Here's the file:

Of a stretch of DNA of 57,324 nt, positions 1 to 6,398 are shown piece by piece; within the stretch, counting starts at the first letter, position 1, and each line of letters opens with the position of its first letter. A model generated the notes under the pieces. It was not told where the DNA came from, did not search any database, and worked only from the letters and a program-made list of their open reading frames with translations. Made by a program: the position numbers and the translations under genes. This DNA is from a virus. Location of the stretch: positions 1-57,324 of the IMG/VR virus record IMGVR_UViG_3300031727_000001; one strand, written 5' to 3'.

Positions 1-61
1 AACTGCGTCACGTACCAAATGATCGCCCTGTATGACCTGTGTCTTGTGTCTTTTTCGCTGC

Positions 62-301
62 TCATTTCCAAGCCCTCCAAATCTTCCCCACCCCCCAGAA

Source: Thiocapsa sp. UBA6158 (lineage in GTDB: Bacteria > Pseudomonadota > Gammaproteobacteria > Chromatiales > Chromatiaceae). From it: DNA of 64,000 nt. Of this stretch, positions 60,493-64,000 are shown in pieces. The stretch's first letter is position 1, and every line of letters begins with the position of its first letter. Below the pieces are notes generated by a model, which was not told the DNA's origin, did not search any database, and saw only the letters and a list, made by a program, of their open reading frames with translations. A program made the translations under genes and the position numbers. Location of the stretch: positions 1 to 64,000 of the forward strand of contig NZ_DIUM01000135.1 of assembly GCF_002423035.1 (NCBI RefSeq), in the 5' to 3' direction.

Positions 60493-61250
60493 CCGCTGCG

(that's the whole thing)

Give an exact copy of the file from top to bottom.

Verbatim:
Of a stretch of DNA of 57,324 nt, positions 1 to 6,398 are shown piece by piece; within the stretch, counting starts at the first letter, position 1, and each line of letters opens with the position of its first letter. A model generated the notes under the pieces. It was not told where the DNA came from, did not search any database, and worked only from the letters and a program-made list of their open reading frames with translations. Made by a program: the position numbers and the translations under genes. This DNA is from a virus. Location of the stretch: positions 1-57,324 of the IMG/VR virus record IMGVR_UViG_3300031727_000001; one strand, written 5' to 3'.

Positions 1-61
1 AACTGCGTCACGTACCAAATGATCGCCCTGTATGACCTGTGTCTTGTGTCTTTTTCGCTGC

Positions 62-301
62 TCATTTCCAAGCCCTCCAAATCTTCCCCACCCCCCAGAA

Source: Thiocapsa sp. UBA6158 (lineage in GTDB: Bacteria > Pseudomonadota > Gammaproteobacteria > Chromatiales > Chromatiaceae). From it: DNA of 64,000 nt. Of this stretch, positions 60,493-64,000 are shown in pieces. The stretch's first letter is position 1, and every line of letters begins with the position of its first letter. Below the pieces are notes generated by a model, which was not told the DNA's origin, did not search any database, and saw only the letters and a list, made by a program, of their open reading frames with translations. A program made the translations under genes and the position numbers. Location of the stretch: positions 1 to 64,000 of the forward strand of contig NZ_DIUM01000135.1 of assembly GCF_002423035.1 (NCBI RefSeq), in the 5' to 3' direction.

Positions 60493-61250
60493 CCGCTGCG